One of the greatest basketball players this country ever produced, Cecil Rose, has gone on into eternity.
Rose, a league, high school, collegiate star shooting guard, died last Friday (December 27) in Houston. Rose, 60, despite an age controversy, became a legend of Florida high school basketball.
During the early 1970s, Rose, Charles Thompson, Osborne Lockhart and Mychal Thompson revolutionized high school basketball in Florida at Miami Jackson High.
He was the architect of a 33-0 perfect run and although the question of his age resulted in deep controversy, his Jackson team remains legendary for its accomplishments with Rose leading the way along with his three fellow Bahamians.
After Miami Jackson, his decision was to opt for the University of Houston (UH) out of a number of National Collegiate Athletic Association (NCAA) Division I institutions that wanted him.
Rose joined with Otis Birdsong, 1974-1978, to give UH one of its greatest backcourt combinations in the school’s history.
He gathered a wealth of significant connections during his tenure at UH and in the brief period he spent on the National Basketball Association (NBA) camp scene.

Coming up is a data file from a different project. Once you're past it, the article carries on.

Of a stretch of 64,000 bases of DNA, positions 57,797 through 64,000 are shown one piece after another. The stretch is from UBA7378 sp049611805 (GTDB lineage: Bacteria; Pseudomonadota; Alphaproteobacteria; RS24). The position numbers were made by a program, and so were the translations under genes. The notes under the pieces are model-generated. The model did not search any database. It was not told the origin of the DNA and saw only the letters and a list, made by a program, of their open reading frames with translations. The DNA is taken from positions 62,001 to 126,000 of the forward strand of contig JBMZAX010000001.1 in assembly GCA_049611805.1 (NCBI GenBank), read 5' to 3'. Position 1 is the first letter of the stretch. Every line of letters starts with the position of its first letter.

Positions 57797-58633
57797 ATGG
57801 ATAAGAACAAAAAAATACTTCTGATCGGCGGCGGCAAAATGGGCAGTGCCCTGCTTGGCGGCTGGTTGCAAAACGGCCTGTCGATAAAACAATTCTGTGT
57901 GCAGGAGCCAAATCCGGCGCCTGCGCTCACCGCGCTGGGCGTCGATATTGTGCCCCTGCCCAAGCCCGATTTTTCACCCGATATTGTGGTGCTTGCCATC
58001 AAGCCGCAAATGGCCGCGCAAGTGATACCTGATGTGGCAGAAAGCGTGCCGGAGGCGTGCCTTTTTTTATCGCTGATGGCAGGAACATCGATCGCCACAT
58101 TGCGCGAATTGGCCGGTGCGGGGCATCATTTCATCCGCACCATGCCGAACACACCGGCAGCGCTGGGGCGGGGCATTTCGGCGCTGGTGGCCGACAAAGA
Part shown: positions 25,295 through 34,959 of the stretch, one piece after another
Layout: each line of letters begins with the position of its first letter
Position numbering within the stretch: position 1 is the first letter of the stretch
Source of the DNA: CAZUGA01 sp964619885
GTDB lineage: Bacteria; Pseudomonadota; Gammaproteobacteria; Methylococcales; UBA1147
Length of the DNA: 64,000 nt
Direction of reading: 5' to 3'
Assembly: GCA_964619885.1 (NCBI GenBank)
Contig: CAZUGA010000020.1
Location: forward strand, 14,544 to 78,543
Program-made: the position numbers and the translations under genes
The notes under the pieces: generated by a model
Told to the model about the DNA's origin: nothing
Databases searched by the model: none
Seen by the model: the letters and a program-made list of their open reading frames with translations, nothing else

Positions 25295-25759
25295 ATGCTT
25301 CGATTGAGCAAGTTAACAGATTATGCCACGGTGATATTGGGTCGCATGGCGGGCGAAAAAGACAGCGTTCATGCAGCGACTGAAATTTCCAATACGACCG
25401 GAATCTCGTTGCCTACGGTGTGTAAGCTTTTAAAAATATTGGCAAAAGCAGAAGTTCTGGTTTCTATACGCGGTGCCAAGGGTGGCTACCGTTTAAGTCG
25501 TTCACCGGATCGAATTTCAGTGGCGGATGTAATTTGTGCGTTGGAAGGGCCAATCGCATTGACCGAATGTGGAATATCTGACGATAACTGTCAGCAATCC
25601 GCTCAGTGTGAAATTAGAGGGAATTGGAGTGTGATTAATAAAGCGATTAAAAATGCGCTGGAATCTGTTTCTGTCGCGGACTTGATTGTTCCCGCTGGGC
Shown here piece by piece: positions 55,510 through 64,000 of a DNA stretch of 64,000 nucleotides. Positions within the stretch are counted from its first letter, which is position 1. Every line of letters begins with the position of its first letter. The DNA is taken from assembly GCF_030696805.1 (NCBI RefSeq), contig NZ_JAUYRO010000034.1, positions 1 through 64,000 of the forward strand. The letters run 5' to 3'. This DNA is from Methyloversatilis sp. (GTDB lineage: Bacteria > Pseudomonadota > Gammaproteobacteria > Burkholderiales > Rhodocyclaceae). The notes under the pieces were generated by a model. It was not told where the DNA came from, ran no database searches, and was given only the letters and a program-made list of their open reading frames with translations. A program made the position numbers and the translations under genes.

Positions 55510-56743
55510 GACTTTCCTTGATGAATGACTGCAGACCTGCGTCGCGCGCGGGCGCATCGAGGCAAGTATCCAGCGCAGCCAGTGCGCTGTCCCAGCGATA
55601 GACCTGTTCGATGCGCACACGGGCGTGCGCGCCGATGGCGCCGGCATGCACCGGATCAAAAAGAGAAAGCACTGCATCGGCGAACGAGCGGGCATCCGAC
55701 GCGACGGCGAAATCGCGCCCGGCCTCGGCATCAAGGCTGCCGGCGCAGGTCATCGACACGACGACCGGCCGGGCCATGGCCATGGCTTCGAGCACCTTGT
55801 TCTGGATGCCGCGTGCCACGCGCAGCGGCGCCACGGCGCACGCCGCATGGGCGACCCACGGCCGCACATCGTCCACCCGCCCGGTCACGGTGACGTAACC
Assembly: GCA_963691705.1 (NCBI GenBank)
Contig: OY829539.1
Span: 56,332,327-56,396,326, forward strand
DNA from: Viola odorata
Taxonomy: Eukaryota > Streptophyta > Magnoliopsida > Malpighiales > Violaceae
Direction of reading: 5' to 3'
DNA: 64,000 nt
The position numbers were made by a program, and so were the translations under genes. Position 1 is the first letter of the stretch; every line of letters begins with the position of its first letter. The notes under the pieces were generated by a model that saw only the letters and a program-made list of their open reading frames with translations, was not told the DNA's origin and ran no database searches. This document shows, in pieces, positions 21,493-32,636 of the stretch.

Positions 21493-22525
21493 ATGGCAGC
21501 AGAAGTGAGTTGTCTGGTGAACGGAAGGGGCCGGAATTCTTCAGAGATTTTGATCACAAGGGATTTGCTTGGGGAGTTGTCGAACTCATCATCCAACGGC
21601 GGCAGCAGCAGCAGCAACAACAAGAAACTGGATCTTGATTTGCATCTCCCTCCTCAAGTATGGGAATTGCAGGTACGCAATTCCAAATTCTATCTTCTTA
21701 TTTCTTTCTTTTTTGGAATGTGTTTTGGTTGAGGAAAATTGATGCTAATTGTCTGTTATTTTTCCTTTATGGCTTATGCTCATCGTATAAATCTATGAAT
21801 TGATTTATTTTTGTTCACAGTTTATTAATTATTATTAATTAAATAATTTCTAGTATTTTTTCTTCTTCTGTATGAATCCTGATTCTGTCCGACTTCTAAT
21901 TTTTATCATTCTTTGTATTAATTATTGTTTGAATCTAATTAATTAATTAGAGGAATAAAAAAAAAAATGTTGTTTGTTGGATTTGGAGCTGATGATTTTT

That background was to serve him well in life after competitive basketball. In particular, his basketball connections at the highest levels, enabled him to be one of the biggest contributors in sports tourism to the Ministry of Tourism.
The Bahamian tourism ministry is where he spent most of his adult life. Rose was the catalyst for the annual visit of the NBA Players Association, for its congress.
Rose loved being a part of our tourism ministry. He was very depressed when it was decided to adjust the sports department of the ministry under the then Minister of Tourism Neko Grant.
All of a sudden, a large part of his world closed off. He was disappointed and became very depressed.
Actually, Rose kind of went underground. Although we had interacted regularly through the years, he stayed out of contact with me and many others.
Then, in June of 2012, he called. Rose sounded like his old self again. He said he was inspired and getting ready to return to the tourism mix.
He came to Nassau to finalize the process. He visited me and expressed just how happy he was at the new opportunity. I don’t think the meetings went as he expected. He left town and I never heard from him again. Now, he is gone. What he had in mind for sports tourism will remain unfulfilled.
He is at rest though and we are left with some really good memories of the little boy from South Market Street who forged through shyness to develop into a special Bahamian icon. Cecil Rose Jr. will be missed. May his soul forever rest in peace!
(To respond to this column, kindly contact Fred Sturrup at sturrup1504@gmaIl.com)